We all experience stress at least some of the time. It’s part of being human. However, few of us really understand the stress response and what it does to our bodies and minds. We might know that too much stress can make us ill, increasing our risk of heart disease and high blood pressure; but do you know that stress can limit your ability to think and make good decisions, too? Fortunately, there is a way to train your brain to cope with stress effectively.
How Stress Affects the Brain
Let’s start by looking at how stress affects your brain. The first thing you need to know is that stress is related to what we call the “fight or flight” response. Flight or fight is a complex series of biochemical reactions that help us survive when we are in a dangerous situation. Simply put, the stress response steals resources from what it deems to be unnecessary functions and gives them to those that help us survive. When your body experiences stress, here are some of the things that slow down:
- Rational thinking
By contrast, your heart rate and respiration rate speed up, delivering more oxygen and energy to your limbs so you can defend yourself against the threat to your safety. Biologically, this makes sense. However, the stress response becomes problematic when you realize that your body is unable to distinguish between a mortal threat—such as an impending car crash or a bear on your jogging path—and a mundane stressful situation such as a big meeting with your boss. Your body reacts in the same way.
Why is that a problem? Well, in the former situations—the car crash and the bear—you actually do need those “fight or flight” instincts. You have to be able to run or react quickly to avoid being harmed or killed. When you have a meeting with your boss, the reverse is actually true. You need to be capable of clear, rational thought so you can answer questions and evaluate problems. Mindfulness can help you regain control of your brain so you can do what you need to do to minimize stress and excel.
What Is Mindfulness?
Mindfulness is a practice that dates back thousands of years. It is often linked with meditation, but it need not be religious. Basically, the practice of mindfulness is the practice of keeping your focus in the present moment, and banishing worry about the future or regret about the past.
Worry and regret are useless emotions. When you worry, all you are doing is dress-rehearsing the probability that something bad will happen to you. When you regret, you are fretting about something that already happened and cannot be changed. These two mental activities, which many of us engage in on a daily basis, are at the heart of much of our stress and anxiety.
Mindfulness is a way of training your brain to stay in the present moment. For most of us, it does not come naturally. Our minds drift and wander—something that Eastern mystics refer to as “monkey mind.” The good news is that your brain is capable of change and growth. It’s a phenomenon that neurologists call neuroplasticity, and you can use it to transform your brain and reduce your stress.
Basic Mindfulness Techniques
Now that you understand what mindfulness is, let’s look at a few simple mindfulness techniques that you can use to train your brain.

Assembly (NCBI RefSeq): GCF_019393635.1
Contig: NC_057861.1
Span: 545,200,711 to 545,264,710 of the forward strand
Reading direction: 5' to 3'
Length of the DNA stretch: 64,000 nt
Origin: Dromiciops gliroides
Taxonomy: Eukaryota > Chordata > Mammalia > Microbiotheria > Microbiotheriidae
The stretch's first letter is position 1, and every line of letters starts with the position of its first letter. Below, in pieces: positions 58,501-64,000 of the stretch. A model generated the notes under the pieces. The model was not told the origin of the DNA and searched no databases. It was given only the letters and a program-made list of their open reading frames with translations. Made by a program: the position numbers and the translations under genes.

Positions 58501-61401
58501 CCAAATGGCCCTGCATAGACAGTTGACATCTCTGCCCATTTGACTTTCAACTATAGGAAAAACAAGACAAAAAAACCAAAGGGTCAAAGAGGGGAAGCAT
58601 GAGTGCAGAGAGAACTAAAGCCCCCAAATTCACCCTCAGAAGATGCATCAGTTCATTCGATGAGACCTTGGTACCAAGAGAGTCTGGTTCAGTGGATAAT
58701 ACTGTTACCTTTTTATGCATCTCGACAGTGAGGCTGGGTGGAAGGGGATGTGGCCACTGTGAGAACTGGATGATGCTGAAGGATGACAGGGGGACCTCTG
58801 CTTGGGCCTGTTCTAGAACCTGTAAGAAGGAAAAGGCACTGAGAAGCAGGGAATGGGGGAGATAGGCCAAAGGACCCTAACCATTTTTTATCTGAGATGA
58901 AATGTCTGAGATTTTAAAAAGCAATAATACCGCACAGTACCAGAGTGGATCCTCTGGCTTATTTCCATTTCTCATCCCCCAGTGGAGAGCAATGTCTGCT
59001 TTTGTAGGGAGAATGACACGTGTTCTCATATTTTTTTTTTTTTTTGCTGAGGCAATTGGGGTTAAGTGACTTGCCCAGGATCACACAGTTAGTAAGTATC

- Mindful breathing is a very simple way to corral your thoughts and begin teaching your brain to let go of worry and regret. You can do this exercise anywhere and at any time. It is sometimes also called box breathing. To do it, push the air out of your lungs with a loud WHOOSH. Then breathe in through your nose for four counts, hold your breath for four counts, breath out through your mouth for four counts, and hold your breath for a final four counts. We call this a box breath because it may help to envision each step in the process as the side of an imaginary box. You can repeat this breathing exercise as often as you need to do so.
- The 4-7-8 breath is a variation on the box breath. To do it, let the air out of your lungs as explained above. Breathe in for four counts, hold your breath for seven counts, and then exhale for eight counts. You can repeat this pattern up to four times. This is a deeply calming breath pattern that can even help forestall a panic or anxiety attack.
- Mindful meditation is something that you can do in just a few minutes a day. Many people start with a 10 or 15 minute meditation and work their way up to a longer meditation as they grow accustomed to the practice. To do this meditation, start with a simple breathing exercise. Breathe in through your nose for one count and out through your mouth for one count. Then in for two, out for two; in for three, out for three; and so on, up to ten. When you are done counting, settle into a comfortable breathing pattern. Close your eyes and keep your focus on your breathing. When you feel your mind wandering – as it certainly will – acknowledge your thoughts or feelings and gently bring them back to your breathing.
Over time, using these techniques will become second nature to you. There are more advanced techniques you may want to try as well, including things like meditation with visualization, walking meditation, and meditating with a mantra. However, even if all you do is try the three simple techniques here, your brain will gradually learn to let go of anxiety, giving you the freedom to perform well at work and in your interpersonal relationships.